The sixth mystery in the beloved and critically acclaimed Detective Kubu series. Kubu and his colleague Samantha Khama track a killer through the wilds of Botswana on their most dangerous case yet.


When the body of a Bushman is discovered near the Central Kalahari Game Reserve, the death is written off as an accident. But all is not as it seems. An autopsy reveals that, although he’s clearly very old, his internal organs are puzzlingly young. What’s more, an old bullet is lodged in one of his muscles… but where is the entry wound? When the body is stolen from the morgue and a local witch doctor is reported missing, Detective ‘Kubu’ Bengu gets involved. But did the witch doctor take the body to use as part of a ritual? Or was it the American anthropologist who’d befriended the old Bushman? As Kubu and his brilliant young colleague, Detective Samantha Khama, follow the twisting trail through a confusion of rhino-horn smugglers, foreign gangsters and drugs manufacturers, the wider and more dangerous the case seems to grow. A fresh, new slice of ‘Sunshine Noir’, Dying to Live is a classic tale of greed, corruption and ruthless thuggery, set in one of the world’s most beautiful landscapes, and featuring one of crime fiction’s most endearing and humane detectives.


Sometimes it’s great to step outside the box and read something completely different. Crime isn’t my usual choice,  but when the opportunity arose to be part of this tour, I jumped at it – and it has to be said, Dying to Live proved to be an amazing read.

The sixth in the Detective Kubu series, it is set in Botswana. When a bushman is found dead, the post-mortem sets his age at well over 100. So how is it possible his internal organs are those of a much younger man? As they search for his murderer Detective Kubu and his team find more questions than answers. Is there is a connection between the disappearance of local witch doctor Kgosi Ramala and American university researcher Christopher Collins? Were they both involved with the dead man, who reportedly had knowledge of an anti-ageing plant? And are there more sinister forces at work here?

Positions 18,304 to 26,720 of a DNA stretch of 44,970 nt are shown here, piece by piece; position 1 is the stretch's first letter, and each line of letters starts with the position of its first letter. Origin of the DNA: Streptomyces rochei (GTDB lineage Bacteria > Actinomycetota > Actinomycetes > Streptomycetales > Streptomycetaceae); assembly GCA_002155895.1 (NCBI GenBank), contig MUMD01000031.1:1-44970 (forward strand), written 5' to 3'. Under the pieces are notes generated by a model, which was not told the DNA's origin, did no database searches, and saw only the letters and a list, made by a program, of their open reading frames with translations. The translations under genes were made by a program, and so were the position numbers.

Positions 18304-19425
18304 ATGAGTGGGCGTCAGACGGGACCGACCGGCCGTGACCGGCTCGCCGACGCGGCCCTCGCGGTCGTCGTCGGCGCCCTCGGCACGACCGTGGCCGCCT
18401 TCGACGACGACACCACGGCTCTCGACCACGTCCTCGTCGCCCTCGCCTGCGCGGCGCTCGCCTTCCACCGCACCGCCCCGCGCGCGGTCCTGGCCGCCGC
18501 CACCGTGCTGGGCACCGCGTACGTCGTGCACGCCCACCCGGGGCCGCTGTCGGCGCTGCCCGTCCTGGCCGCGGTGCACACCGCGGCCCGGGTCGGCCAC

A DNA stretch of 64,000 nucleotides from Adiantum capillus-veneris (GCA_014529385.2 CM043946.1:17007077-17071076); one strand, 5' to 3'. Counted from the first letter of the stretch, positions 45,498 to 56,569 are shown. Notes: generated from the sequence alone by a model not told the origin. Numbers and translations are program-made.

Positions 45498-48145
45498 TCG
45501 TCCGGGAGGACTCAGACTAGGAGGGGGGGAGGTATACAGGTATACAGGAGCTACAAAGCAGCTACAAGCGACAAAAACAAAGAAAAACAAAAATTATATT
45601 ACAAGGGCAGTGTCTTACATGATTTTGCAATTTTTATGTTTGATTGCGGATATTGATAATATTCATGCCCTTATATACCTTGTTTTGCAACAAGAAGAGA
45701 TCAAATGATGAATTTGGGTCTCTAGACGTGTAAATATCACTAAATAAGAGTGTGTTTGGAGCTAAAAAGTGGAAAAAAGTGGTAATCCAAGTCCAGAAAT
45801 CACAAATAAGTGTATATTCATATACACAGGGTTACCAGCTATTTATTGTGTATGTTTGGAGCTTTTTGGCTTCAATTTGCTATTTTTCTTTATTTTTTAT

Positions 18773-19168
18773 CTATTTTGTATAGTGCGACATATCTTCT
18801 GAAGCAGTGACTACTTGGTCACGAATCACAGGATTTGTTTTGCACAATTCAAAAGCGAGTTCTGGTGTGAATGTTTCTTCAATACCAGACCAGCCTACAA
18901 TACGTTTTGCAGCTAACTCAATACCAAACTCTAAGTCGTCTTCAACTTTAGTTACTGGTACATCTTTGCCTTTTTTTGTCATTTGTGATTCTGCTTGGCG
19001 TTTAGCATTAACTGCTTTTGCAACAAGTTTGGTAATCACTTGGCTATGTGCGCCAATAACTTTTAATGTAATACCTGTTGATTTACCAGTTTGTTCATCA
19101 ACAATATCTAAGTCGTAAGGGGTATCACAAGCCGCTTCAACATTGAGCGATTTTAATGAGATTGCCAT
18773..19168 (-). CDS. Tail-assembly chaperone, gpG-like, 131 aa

The story deals not only with the investigation but also takes the reader into Detective Kubu’s private life and some dramatic family issues he has to deal with.  It was also a rare treat to glimpse Botswana’s culture and scenery which acted as a great backdrop to the work of this crime solving team. Right from the first page I was completely hooked and would thoroughly recommend.


Michael-Stanley-photo-300x201Michael Stanley is the writing team of Michael Sears and Stanley Trollip.  Both were born in South Africa and have worked in academia and business.  On a flying trip to Botswana, they watched a pack of hyenas hunt, kill, and devour a wildebeest, eating both flesh and bones. It gave them the premise for their first mystery, A Carrion Death, which introduced Detective ‘Kubu’ Bengu of the Botswana Criminal Investigation Department.  It was a finalist for five awards, including the CWA Debut Dagger.  The series has been critically acclaimed, and their third book, Death of a Mantis, won the Barry Award and was the finalist for an Edgar award. Deadly Harvest was finalist for an International Thriller Writers’ award, and book 5, A Death in the Family, was an international bestseller.

dying to live blog tour poster